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Re: Bernstein hearing: The Press Release

At 2:23 PM 9/23/96, Declan McCullagh wrote:
>On Sun, 22 Sep 1996, Timothy C. May wrote:
>> If California were to, say, ban speech critical of women's or homosexual's
>> rights, would not the First Amendment trump this attempt?
>Not necessarily.
>The Supreme Court has upheld Title VII's ban on workplace "harassment."
>The Court said it occured when "discriminatory intimidation, ridicule, and
>insult" in a workplace create an uncomfortable "working environment."
>Then there's public accomodation law, under which the (I recall) Greek
>owner of a privately-operated diner was held liable for using the word
>"nigger" where a black woman could overhear.

Whoops! I didn't mean to intersect with "workplace" issues--I mean simple,
pure, nonworkplace-related speech.

To make this clearer and to separate Title VII stuff out:

If California were to, say, ban speech which included the word "orange," or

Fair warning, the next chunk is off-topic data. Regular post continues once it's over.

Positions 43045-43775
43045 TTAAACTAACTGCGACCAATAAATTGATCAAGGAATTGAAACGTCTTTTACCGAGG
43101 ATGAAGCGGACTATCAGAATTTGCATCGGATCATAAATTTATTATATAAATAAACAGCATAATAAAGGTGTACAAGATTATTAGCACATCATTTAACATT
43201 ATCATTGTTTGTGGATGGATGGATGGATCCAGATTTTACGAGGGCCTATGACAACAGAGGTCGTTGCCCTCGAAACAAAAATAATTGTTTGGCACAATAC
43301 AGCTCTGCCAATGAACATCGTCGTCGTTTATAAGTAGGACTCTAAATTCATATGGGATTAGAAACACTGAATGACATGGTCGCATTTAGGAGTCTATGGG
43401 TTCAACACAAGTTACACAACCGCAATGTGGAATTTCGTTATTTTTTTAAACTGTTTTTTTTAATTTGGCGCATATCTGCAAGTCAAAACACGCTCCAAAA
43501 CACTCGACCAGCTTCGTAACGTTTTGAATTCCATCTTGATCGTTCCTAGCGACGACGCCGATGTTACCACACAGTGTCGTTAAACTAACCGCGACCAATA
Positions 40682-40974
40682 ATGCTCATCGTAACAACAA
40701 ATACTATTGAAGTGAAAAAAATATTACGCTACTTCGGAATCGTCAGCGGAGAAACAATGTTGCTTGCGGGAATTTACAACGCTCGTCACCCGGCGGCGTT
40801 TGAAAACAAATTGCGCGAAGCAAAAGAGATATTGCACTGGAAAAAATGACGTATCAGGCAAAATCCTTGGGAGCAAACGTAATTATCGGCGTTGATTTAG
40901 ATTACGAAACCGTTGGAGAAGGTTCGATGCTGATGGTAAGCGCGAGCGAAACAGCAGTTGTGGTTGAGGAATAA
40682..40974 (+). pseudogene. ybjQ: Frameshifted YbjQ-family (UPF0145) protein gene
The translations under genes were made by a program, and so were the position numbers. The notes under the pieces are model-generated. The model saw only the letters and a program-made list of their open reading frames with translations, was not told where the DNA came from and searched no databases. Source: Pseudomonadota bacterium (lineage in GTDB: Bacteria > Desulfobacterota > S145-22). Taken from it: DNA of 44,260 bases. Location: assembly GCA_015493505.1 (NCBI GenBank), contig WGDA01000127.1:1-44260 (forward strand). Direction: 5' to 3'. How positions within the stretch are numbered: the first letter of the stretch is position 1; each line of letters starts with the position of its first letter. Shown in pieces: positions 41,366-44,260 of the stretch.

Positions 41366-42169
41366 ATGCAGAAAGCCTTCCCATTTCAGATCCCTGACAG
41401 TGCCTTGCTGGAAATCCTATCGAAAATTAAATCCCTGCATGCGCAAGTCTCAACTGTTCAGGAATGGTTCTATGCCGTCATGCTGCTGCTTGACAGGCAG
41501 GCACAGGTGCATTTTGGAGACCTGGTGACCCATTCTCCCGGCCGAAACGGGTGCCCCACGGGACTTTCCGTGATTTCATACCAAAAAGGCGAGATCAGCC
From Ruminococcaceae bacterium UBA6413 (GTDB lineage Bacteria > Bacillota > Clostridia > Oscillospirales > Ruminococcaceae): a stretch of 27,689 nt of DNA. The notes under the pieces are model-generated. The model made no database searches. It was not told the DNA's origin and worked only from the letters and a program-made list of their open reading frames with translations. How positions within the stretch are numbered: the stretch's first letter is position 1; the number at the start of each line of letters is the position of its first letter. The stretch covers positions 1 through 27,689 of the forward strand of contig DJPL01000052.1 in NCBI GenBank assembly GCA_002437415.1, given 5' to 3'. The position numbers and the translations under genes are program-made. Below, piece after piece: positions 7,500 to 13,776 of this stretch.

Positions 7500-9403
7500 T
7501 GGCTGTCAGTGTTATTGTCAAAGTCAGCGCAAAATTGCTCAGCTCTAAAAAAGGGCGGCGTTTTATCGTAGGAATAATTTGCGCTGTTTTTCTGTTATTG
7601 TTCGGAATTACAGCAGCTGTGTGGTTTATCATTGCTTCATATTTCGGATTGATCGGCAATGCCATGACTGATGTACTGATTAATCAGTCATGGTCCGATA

to ban speech which mentioned "Allah," wouldn't the First trump this

As to Title VII and all that garbage, I think the First Amendment means
what it says, and that there's something desperately wrong when many blacks
call each other "niggers," as in "Yo, Nigga!," but nonblacks can be hit
with lawsuits for letting this word slip out.

By the way, I just read chunks of Ronald Dworkin's new book on the
Constitution, and he makes some interesting comments on the feminist view
that words hurtful to women ought to be censored...he's against such
interpretations, and argues that if speech hurtful to women, or images
hurtful to women, etc., are banned, then why not ban speech critical of
Creationists, and speech insulting to Flat Earthers?

--Tim May

We got computers, we're tapping phone lines, I know that that ain't allowed.
Timothy C. May              | Crypto Anarchy: encryption, digital money,
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